“We thought the sun would surface, and we prayed for this to change…”
The now defunct Common Children was somewhat of an anomaly in the music world. While technically labeled as “Christian Rock”, you would have a hard time finding the usual trappings of the genre. Through their three albums, CC avoided the trend of just cloning a popular sound and adding Christian lyrics. This final album especially, sounds more like an early ’70s Prog Rock record than anything produced by its secular contemporaries.
The In Between Time is the band’s final release. Fashioned as somewhat of a concept album, it keeps a loose thread throughout of humans in a pinch, wondering where God went. This is hardly the subject matter examined in the more mainstream CCM acts, and the unifying theme gives this collection of 12 tracks a meditative quality that can serve as a backdrop for those in between times when the soul questions (but doesn’t abandon) its maker.
“Last Display” is track three. It opens with a prominent bass line that ushers in the processed guitar of the musical intro. Once bass, guitar, and drums have established the basic groove, Steve Hindalong’s vocals settle on top, opening with “You threw it all away, when you made your last display”. It’s a dark, brooding, tone for this genre for sure, and not artificially so. Common Children have no illusions in this song. Sometimes life sucks and bad stuff can go down regardless of your disposition towards God. The difference between this In Between Time, and nihilistic visions of gloom is exactly what the title suggests. We live in between two eras of glory. The macrocosm is history’s time-line, from the Biblical passage taken form I John: “What we will be has not yet been made known. But we know that when Christ appears, we shall be like him….” The microcosm is living this out day to day. The In Between Time can mean uncertainty, grief, or doubt, but it’s ultimately just a temporary pause to bring about the next hour of joy.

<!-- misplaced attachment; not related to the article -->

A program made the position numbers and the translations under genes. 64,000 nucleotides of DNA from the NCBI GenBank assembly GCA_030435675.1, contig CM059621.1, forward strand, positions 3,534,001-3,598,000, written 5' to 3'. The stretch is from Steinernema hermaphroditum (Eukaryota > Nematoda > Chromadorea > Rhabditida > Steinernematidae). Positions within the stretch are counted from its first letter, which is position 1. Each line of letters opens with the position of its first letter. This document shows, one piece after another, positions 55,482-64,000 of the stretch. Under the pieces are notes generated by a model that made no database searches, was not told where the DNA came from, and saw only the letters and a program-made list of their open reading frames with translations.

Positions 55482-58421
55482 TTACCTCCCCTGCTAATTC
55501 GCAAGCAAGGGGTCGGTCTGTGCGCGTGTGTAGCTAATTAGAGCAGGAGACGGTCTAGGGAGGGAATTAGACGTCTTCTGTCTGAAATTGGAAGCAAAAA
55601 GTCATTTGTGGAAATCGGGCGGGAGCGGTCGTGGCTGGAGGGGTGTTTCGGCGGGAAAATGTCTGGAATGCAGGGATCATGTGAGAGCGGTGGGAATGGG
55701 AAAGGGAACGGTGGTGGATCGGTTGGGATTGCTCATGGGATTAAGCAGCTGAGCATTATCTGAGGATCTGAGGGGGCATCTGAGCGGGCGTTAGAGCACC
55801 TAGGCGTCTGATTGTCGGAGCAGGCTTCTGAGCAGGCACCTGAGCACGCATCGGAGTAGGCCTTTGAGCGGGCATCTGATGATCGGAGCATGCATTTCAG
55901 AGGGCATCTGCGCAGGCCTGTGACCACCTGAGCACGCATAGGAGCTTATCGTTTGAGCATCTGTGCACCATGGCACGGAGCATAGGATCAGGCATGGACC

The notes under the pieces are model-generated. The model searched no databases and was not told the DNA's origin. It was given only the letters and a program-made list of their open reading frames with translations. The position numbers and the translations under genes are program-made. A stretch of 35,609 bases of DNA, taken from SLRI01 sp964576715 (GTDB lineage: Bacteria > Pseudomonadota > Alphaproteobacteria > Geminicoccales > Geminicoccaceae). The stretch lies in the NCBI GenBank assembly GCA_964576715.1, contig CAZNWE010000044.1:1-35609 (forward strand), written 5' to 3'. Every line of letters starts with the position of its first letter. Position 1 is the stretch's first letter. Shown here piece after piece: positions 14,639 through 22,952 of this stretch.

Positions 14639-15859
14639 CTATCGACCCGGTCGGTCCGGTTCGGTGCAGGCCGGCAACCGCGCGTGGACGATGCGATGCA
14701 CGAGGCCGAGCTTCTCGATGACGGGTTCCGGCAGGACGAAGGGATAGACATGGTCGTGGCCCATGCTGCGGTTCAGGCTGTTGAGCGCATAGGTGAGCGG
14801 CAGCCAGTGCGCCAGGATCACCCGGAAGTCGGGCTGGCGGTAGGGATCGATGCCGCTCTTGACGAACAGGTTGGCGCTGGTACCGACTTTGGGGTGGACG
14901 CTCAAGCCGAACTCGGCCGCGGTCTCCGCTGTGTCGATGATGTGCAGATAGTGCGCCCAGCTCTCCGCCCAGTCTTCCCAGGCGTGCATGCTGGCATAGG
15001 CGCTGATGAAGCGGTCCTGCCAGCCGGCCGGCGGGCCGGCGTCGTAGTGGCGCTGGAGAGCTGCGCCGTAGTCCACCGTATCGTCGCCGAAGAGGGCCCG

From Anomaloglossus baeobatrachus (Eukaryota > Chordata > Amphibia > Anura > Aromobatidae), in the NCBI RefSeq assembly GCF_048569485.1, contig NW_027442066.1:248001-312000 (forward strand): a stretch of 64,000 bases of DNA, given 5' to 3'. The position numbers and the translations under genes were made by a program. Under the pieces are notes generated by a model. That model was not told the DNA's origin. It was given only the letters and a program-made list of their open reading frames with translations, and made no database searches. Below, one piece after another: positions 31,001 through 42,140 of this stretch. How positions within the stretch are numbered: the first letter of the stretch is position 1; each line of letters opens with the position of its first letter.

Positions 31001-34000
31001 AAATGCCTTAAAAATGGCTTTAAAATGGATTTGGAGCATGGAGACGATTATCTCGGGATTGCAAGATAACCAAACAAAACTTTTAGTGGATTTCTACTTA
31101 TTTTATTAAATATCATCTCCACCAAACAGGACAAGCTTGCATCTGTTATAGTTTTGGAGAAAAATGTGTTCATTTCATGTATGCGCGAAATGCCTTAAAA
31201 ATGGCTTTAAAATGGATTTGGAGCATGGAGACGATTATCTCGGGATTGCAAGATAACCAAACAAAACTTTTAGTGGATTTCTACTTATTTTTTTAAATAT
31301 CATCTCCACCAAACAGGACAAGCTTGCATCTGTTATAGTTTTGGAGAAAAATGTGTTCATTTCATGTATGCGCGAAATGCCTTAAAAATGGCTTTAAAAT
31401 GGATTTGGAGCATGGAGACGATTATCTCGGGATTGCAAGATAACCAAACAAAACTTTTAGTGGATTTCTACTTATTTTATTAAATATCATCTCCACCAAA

What grabs you right away in this song is that opening guitar hook with the bass line underpinning it. Both of these licks set up shop and hang around for the rest of the song, providing the foundation for all that gets layered on top, and does it ever layer. Once the first chorus hits, we get a wash of distorted electric guitar chording, up until the Etch a Sketch gets shaken to reveal a clean slate for another guitar lick leading into the next verse. This repeats through verse 2 but changes after the chorus repeats. Here, chorus two leads into the final tag, “Don’t throw it all away”, where the song hits its crescendo. Then it settles down into a graceful end with subdued bass, drum and more lead licks.
We already delved into some deepness earlier, but it’s worth noting again how the structure of the song sets up stages of faith tested. “We thought the sun would surface, and we prayed for this to change…” Verses 1 and two with the repeated chorus give voice to the despairing believer looking to “find my way to where starlight falls on me.” Starlight seems to be the metaphor for the good times “when hope filled up our sky”. The song climaxes with Hindalong pleading “Don’t throw this all away now.”, perhaps with someone contemplating apostasy or even suicide. The final lyrics state some final observations about his relationship with God. “I can’t keep you, I don’t need to. I can’t find you, I don’t have to, I don’t see you, I can feel you.”
Therein lies the challenge of life, as the band puts it. To be able to trust without knowing all the answers.